Gregory DeAngelo, Marina Toger, Sarit Weisburd*

*Corresponding author for this work

Research output: Contribution to journalArticlepeer-review

3 Scopus citations


The delayed response of law enforcement to calls for service has become a hot button issue when evaluating police department performance. While it is often assumed that faster response times could play an important role in quelling potentially violent incidents, there is no empirical evidence to support this claim. In this paper, we measure the effect of police response time on the likelihood that an incident will result in an injury. To overcome the endogeneity of more severe calls being assigned higher priority, which requires a faster response, we take several steps. First, we focus on the subset of calls for service categorised as ‘Major Disturbance—Violence’ that all receive the same priority level. Second, we instrument for police response time with the number of vehicles within a 2.5-mile radius of the incident at the time it is received by the call centre. When controlling for beat, month and time-of-day fixed effects, this instrumenting strategy allows us to take advantage of the geographical constraints faced by a dispatcher when assigning officers to an incident. In contrast to the ordinary least squares estimates, our two-stage least squares analysis establishes a strong causal relationship whereby increasing response time increases the likelihood that an incident results in an injury. The effect is concentrated among female victims, suggesting that faster response time could potentially play an important role in reducing injuries related to domestic violence.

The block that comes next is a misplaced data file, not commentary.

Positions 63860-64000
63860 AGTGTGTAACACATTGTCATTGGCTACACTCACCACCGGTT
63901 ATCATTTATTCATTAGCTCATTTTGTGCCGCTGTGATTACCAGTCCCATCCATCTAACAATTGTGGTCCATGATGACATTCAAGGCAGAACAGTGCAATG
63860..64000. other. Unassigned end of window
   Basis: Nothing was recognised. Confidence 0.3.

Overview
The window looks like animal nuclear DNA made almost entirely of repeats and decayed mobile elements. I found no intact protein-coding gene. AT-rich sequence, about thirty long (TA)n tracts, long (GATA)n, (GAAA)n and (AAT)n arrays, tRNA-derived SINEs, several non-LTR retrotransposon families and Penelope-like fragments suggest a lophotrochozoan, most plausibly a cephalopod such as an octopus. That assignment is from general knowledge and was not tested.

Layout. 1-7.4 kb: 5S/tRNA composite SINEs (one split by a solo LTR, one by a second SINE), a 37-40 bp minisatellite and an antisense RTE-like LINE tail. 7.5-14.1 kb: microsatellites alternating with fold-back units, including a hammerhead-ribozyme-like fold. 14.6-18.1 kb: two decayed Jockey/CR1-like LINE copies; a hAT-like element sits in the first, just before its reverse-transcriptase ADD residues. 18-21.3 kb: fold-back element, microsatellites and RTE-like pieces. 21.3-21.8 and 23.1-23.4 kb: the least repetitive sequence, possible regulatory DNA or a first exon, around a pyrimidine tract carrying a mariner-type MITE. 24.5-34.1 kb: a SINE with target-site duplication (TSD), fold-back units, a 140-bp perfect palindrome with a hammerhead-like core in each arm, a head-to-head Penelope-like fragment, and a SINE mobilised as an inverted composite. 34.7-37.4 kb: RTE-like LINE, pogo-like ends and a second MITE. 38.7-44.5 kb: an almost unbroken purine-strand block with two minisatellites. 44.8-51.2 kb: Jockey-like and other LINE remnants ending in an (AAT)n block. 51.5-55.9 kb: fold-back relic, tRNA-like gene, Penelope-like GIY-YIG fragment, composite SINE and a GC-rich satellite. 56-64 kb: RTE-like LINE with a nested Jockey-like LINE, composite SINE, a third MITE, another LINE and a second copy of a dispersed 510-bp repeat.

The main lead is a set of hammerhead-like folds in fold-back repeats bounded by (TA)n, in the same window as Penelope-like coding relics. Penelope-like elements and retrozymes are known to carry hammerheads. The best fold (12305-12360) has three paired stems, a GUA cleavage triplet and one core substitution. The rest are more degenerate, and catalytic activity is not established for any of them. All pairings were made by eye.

Original languageEnglish
Pages (from-to)2147-2177
Number of pages31
JournalEconomic Journal
Issue number654
StatePublished - 1 Aug 2023
Externally publishedYes


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